is in the business of providing insurance and other financial
products and services to individuals and businesses. (PF
¶ 1). In or about 2009, Allstate began selling auto and
causality insurance in Massachusetts through its call centers
and agents in neighboring states. (PR ¶ 1). Three years
later, in 2012, Allstate began to open “brick and
mortar” locations in Massachusetts. (Id.).
Fougere began his insurance career with Liberty Mutual in
2010. (DEx. 3 at 37, 38). He continued to work as a licensed
insurance agent with Liberty Mutual until he left to manage
another insurance agency, the defendant A Better Insurance
Agency (“ABIA”). (DF ¶ 6; PR ¶ 6). ABIA
was formed on June 29, 2012 by Fougere's mother, Donna
Fougere, who retained a 100 percent ownership interest in the
company. (PF ¶¶ 43, 44; PEx. K). At the time ABIA
was incorporated, Donna Fougere was working full time as a
nurse and had no prior experience in the insurance industry.
(PF ¶ 45). The parties dispute the extent to which Donna
Fougere was involved with ABIA. (See DR ¶¶
45-47; PR ¶ 6). It is undisputed, however, that Fougere
managed ABIA before becoming affiliated with Allstate. (PR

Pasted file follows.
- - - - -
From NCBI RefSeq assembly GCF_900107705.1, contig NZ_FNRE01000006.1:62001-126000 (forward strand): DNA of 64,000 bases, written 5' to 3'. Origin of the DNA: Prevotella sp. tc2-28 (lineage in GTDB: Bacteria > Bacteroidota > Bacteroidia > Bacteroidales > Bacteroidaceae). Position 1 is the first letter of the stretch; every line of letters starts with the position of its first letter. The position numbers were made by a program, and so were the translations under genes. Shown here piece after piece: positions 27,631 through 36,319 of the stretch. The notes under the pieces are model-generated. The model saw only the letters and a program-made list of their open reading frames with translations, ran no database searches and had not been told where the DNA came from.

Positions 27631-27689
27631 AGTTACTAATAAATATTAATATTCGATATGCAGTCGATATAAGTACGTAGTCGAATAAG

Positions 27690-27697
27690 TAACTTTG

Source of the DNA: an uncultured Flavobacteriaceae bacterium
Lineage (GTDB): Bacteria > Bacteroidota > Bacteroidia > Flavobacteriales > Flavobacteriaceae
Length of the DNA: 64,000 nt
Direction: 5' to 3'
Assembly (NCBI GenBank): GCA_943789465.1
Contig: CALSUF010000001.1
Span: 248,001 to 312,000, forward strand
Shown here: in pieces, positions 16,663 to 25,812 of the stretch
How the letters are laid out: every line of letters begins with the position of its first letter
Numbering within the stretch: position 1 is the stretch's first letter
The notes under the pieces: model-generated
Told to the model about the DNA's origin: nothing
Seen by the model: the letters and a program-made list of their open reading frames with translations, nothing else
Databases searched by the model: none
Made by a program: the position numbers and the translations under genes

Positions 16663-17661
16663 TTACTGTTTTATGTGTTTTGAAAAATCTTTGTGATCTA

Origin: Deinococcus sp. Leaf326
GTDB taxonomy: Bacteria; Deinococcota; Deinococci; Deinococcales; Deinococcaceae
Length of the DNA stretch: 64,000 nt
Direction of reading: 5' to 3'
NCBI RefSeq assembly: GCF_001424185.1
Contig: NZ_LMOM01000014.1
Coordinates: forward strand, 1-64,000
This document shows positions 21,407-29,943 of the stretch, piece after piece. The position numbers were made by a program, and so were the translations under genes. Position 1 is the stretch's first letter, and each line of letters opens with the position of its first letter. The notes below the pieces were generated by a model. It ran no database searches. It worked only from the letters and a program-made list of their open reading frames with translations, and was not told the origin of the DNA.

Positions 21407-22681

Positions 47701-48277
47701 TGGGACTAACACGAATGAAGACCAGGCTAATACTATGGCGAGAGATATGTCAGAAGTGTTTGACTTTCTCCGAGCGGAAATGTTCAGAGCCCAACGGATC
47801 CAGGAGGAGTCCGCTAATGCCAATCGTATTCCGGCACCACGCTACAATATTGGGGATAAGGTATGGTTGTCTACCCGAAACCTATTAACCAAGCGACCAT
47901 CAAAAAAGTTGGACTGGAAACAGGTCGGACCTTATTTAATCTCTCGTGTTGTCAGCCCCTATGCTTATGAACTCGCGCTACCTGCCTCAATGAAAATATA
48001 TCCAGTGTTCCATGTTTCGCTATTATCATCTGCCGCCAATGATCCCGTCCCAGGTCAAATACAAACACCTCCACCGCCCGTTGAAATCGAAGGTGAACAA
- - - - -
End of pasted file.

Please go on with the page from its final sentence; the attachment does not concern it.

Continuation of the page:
about February 1, 2013, Fougere became an Exclusive Agent for
Allstate. (PR ¶ 7). As such, he entered into an
Exclusive Agency Agreement with Allstate and began
operating an Allstate agency under the name Local Agents,
Inc. (PF ¶ 20; DR ¶ 20). It is undisputed that
Fougere was an independent contractor under the terms of the
Agreement. (EA Agreement ¶ I.D).
was a “scratch” insurance agent. (PR ¶ 7).
As such, Fougere was not provided with existing Allstate
customers or accounts when he began working for Allstate.
(Id.). Instead, he was tasked with soliciting new
clients for the company. (Id.). Fougere's
obligation to develop business was reflected in the EA
Agreement as follows:
Agency will meet certain business objectives established by
the Company in the areas of profitability, growth, retention,
customer satisfaction and customer service. Agency will